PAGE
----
<p>The extent of possible conjugal transfer of recombinant DNA present in genetically engineered microorganisms (GEMs) was studied. Occurrence of transfer of recombinant DNA is only one of the concerns regarding the use of GEMs (Chapter 2). Other potential hazards preventing the application of GEMs for agricultural purposes are (1) possible pathogenicity, (2) disturbance of ecological balance, (3) unwanted biochemical reactions, and (4) negative effects on diversity and specific populations (Levin and Strauss, 1991). The fate of GEMs introduced into soil is not very predictable, since knowledge on most of the aforementioned aspects is scarce. In most countries strict regulations limit large scale field studies with GEMs, which slows down research.<p>Research was focused on (1) development of sensitive detection techniques to study GEMs in soil, (2) detection of conjugal plasmid transfer to indigenous bacteria in soil, (2) assessing the fate of recombinant DNA present in different genomic locations. The soil isolate <em>Pseudomonas fluorescens</em> R2f was chosen as model microorganism. All studies were done <em>in vitro</em> and in soil microcosms which were planted whith wheat.<p>Studying conjugal transfer between homologous donor and recipient strains introduced into soil we found that matings could occur on the transconjugant selective plates, thus obscuring the real number of transconjugants in soil (Chapter 3). The use of nalidixic acid instead of streptomycin (in conjunction with rifampicin) to select for recipients which received the plasmid and to counterselect the donor, was shown to prevent these plate matings. The use of nalidixic acid to prevent plate mating was later confirmed by Walter et al., (1991). Employing this donor counterselection, it was shown that the number of transconjugants decreased with decreasing numbers of introduced donor and recipient cells. However, transconjugants could only be detected when the soil was amended with nutrients or bentonite clay or when plant roots were present. The fact that plasmid transfer between <em>P.</em><em>fluorescens</em> R2f strains was enhanced in the rhizosphere was not entirely surprising since this organism was originally isolated from the rhizosphere. Stimulation of plasmid transfer by addition of nutrients or the presence of plant roots was also found by others (Stotzky, 1989; Edwards, 1993).<p>Experiments in which both donor and recipient are introduced, might be indicative for factors affecting conjugal gene transfer, however they do not necessarily predict transfer to indigenous bacteria. Most potential indigenous recipients are generally in a different physiological state than the freshly cultured, metabolically active, introduced recipients. To detect transfer to indigenous bacteria, another donor counterselection method was developed (Chapter 4). A phage specific for the donor strain, ΦR2f, was isolated, which could be used to lyse the donor prior to plating on transconjugant-selective plates. The selftransmissible plasmid RP4p which containes suitable antibiotic resistance genes for selection, had been marked previously with an eukaryotic DNA fragment for hybridization purposes, giving RP4p. RP4p transfer to indigenous bacteria was observed in the rhizosphere of wheat (Chapter 5). The number of indigenous transconjugants detected was around 10 <sup><font size="-2">3</font></SUP>cfu/g of soil, while transconjugant numbers in the corresponding bulk soil were just below 10 <sup><font size="-2">2</font></SUP>cfu/g of soil. All indigenous transconjugants analysed contained the plasmid, and all were able to transfer RP4p to a <em>P.</em><em>fluorescens</em> recipient strain in control filter matings. The transconjugants were identified as belonging to the genera <em>Pseudomonas, Enterobacter, Comamonas</em> and <em>Alcaligenes.</em> These genera fit very well into the known host range of RP4 (Thomas, 1989).<p>Transfer of RP4p to indigenous bacteria was also studied in four different soils (Chapter 6). Highest numbers of transconjugants per g of dry soil were found in Montrond silt loam and Flevo silt loam (10 <sup><font size="-2">3</font></SUP>-10 <sup><font size="-2">4</font></SUP>), whereas in Ede loamy sand and Loss silt loam transconjugant numbers were around 10 <sup><font size="-2">2</font></SUP>. The presence of plant roots affected transconjugant numbers to a significant extent in Ede loamy sand and Loss silt loam but not in the other soils. High clay and organic matter contents as present in Flevo silt loam and Montrond silt loam might be favourable for conjugal transfer and obscure any stimulatory effect of the rhizosphere.<p>Since selftransmissible plasmids are not likely to be used as vectors for inserting recombinant DNA in GEMs, possible transfer of a marked IncQ plasmid was studied (Chapter 7). A marker cassette was constructed based on two antibiotic resistance genes, <em>npt</em> II <em></em> and <em>aad</em> B <em></em> conferring resistance against kanamycin and gentamycin, and part of a <em>Bacillus thuringiensis</em> endotoxin gene, <em>cry</em> IVB <em></em> was used as molecular marker. This marker cassette was cloned an IncQ plasmid (a RSF1010 derivative) wich resulted in plasmid pSKTG. Mobilization of the non-selftransmissible plasmid pSKTG was studied in filter matings, in sterile soil and in natural soil. In filter matings, pSKTG was only mobilized in the presence of RP4p. Transfer frequencies in bi- and tri-parental matings were in the same range, indicating that apparently cell-to-cell contact was not a limiting factor. In sterile soil, mobilization frequencies of pSKTG with RP4p present in the same strain were 100-fold lower then on filters (10 <sup><font size="-2">-4</font></SUP>). When RP4p was present in a separately introduced strain, (triparental) transfer was found to occur with a frequency of 10 <sup><font size="-2">-6</font></SUP>. In microcosms with non-sterile soil planted with wheat, mobilization of pSKTG to indigenous bacteria was detected only in the presence of RP4p. The results obtained in filter matings using using the total soil bacterial community suggested the occurence of genetic elements capable of plasmid mobilization. Such elements have been found by Hill et al. (1992) and Top (1993), elements with mobilizing capacity are probably present at low levels in natural soil, since pSKTG could not be shown to be mobilized <em>in situ</em> in the absence of RP4p.<p>The influence of the location of heterologous DNA in <em>Pseudomonas fluorescens</em> R2f on gene stability, expression and transfer following introduction into Ede loamy sand and Flevo silt loam was studied (Chapter 8). Three strains were used with markers on different genetic elements, i.e a selftransmissible plasmid (RP4p), a mobilizable plasmid (pSKTG), and a chromosomally inserted marker gene cassette (KTG). <em>In vitro</em> filter mating experiments showed that the selftransmissible plasmid was transferred with high frequencies (about 10 <sup><font size="-2">-2</font></SUP>) and that this plasmid could mobilize pSKTG with similar frequencies. The chromosomally inserted marker cassette could be mobilized by RP4p to a recipient strain with low frequency (10 <sup><font size="-2">-8</font></SUP>). In sterile soil, transfer of the chromosome could not be detected in the presence of RP4p. The three strains showed poor survival in Ede loamy sand and good survival in Flevo silt loam. Moreover, a partial, but significant loss of expression of the gentamycin resistance gene <em>aad</em> B was observed in Ede loamy sand, but not in Flevo silt loam.<p>RP4p was found to be transferred from an introduced donor to indigenous bacteria in both non- sterile soils planted to wheat, whereas transconjugants harbouring the mobilizable plasmid pSKTG or the chromosomally inserted marker cassette were not detected when using a donor strain without IncP1 plasmid.<p>A lot of data concering gene transfer in soil have been published since this project started in november 1988. At that time however, most knowledge on conjugal gene transfer had been obtained using selftransmissible plasmids and introduced donor and recipient strains. In this work we showed that care should be taken to avoid matings on selective plates when such experiments are performed. The experiment which showed that RP4p could transfer to indigenous bacteria in soil and rhizosphere was one of the first reports on this phenomenon. Later, we confirmed that RP4p could also transfer to indigenous bacteria in soils of different type and texture. This indicated that the soil environment is not a barrier for gene transfer. The observation that an IncQ plasmid could be mobilized <em>in situ</em> to indigenous bacteria by RP4p present in a different strain, showed that tri- parental matings could take place. Transfer of an IncQ plasmid, or markers present on the chromosome could not be detected when RP4p was not added. However, indications were found for the presence of selftransmissible genetic elements in soil bacteria which could mobilize an IncQ plasmid.<p>Transfer frequencies of recombinant DNA present on either a selftransmissible, a mobilizable plasmid, or on the chromosome can be compared (some are based on estimations) using the data obtained (See Table 1). Multiplication of the figures with the number of introduced donor cells (per gram of soil) gives, depending on the conditions in soil, the number of transconjugants per gram of soil. Since IncQ plasmids and chromosomal inserts cannot propagate their own transfer, we assumed the presence of selftransmissible plasmids in 10 <sup><font size="-2">4</font></SUP>indigenous bacteria per g of soil (total 10 <sup><font size="-2">8</font></SUP>cfu/g of soil) in soil, with the capability of plasmid and chromosome mobilization. Frequencies clearly indicate that transfer of both the IncQ plasmid and the insert by naturally occurring genetic elements is below the detection limit (which is between 10 and 100 bacteria per gram of soil) and that transfer of those elements is a very rare event. It is difficult to indicate up to what level transfer of heterologous genes is acceptable. We therefore propose that if bacteria containing heterologous genes are to be applied for agricultural purposes, the recombinant DNA will be inserted into the chromosome to prevent unnecessary transfer.<br/><img src="/wda/abstracts/i1727_1.gif" height="702" width="600"/>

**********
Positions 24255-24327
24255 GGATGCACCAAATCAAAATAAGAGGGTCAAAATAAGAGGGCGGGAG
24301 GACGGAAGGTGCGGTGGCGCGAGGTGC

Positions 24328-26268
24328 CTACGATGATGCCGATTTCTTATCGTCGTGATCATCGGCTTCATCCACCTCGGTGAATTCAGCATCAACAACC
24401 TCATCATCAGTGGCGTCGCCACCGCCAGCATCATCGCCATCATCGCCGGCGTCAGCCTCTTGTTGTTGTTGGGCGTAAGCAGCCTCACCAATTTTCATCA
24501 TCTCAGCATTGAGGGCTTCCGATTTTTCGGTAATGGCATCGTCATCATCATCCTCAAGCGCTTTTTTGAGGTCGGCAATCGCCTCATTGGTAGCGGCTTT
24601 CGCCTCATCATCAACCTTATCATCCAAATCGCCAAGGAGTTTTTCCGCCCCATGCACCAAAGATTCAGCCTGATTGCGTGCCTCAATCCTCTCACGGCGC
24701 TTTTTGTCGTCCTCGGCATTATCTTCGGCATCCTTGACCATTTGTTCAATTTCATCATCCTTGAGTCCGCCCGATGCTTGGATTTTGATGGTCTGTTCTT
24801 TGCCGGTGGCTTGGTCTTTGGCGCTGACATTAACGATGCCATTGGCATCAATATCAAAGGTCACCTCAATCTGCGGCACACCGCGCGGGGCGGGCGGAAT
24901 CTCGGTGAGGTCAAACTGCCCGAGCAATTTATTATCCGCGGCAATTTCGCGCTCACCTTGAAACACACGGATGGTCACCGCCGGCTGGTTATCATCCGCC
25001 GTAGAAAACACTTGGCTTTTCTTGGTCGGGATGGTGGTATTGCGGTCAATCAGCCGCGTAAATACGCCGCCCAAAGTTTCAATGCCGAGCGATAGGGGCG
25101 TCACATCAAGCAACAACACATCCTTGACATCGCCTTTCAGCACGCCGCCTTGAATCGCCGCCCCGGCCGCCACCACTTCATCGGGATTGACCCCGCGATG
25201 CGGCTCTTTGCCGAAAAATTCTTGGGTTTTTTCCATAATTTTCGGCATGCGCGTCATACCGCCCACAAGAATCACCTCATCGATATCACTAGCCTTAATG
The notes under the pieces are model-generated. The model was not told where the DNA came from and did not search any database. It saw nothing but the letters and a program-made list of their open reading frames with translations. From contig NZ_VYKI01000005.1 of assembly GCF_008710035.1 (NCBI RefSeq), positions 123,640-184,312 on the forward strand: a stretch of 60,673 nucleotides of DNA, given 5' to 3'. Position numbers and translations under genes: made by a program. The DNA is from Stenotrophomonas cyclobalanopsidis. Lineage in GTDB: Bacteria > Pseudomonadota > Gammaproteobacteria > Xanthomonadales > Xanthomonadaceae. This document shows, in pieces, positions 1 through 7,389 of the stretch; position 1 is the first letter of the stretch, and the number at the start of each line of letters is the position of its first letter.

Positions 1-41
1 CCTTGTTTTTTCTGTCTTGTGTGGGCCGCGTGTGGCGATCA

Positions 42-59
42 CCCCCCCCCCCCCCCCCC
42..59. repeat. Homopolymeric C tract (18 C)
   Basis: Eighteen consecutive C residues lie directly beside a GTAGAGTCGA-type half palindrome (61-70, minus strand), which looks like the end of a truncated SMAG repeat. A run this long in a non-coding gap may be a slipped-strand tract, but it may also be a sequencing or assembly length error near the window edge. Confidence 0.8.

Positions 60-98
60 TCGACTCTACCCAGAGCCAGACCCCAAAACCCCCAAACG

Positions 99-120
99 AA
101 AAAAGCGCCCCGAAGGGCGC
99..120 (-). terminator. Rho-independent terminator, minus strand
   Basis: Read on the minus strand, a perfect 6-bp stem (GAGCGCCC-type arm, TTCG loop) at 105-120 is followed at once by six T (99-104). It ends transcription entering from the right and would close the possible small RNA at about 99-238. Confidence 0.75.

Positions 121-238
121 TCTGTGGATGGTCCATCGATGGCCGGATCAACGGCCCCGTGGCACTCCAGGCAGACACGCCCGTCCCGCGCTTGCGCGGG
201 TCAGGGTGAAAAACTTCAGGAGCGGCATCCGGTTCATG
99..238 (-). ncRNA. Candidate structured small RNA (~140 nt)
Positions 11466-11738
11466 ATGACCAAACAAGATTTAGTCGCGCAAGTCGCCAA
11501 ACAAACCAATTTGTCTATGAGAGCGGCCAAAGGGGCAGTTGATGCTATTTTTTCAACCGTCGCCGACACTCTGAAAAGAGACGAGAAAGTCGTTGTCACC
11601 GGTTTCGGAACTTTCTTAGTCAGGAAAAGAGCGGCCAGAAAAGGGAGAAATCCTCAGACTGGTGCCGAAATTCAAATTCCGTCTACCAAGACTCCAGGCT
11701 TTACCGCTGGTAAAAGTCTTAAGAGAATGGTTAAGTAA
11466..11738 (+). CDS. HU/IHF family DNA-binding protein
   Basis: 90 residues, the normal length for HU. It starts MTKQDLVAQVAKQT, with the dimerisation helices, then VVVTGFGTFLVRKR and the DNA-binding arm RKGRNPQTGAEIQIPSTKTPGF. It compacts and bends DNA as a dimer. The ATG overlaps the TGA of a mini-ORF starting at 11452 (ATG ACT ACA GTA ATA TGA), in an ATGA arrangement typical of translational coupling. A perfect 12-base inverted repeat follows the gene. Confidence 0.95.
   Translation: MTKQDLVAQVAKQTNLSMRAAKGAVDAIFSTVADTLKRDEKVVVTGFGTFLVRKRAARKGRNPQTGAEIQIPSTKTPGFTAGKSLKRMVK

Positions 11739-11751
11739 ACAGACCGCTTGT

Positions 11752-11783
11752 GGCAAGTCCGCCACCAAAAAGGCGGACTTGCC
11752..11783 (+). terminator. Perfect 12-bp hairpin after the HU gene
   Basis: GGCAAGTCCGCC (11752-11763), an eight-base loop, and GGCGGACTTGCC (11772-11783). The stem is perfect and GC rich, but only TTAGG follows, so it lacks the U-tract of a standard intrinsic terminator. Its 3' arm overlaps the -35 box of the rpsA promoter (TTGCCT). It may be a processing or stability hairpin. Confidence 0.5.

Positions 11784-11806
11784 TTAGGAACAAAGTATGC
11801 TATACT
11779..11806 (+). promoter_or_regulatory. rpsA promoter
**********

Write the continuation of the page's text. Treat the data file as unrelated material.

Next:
Original languageEnglish
QualificationDoctor of Philosophy
Awarding Institution
  • de Vos, W.M., Promotor
  • van Elsas, J.D., Promotor
Award date18 Jan 1994
Place of PublicationS.l.
Print ISBNs9789054852193
Publication statusPublished - 1994


  • microorganisms
  • bacteria
  • classification
  • taxonomy
  • genetic engineering
  • recombinant dna
  • heritability
  • genetics
  • inheritance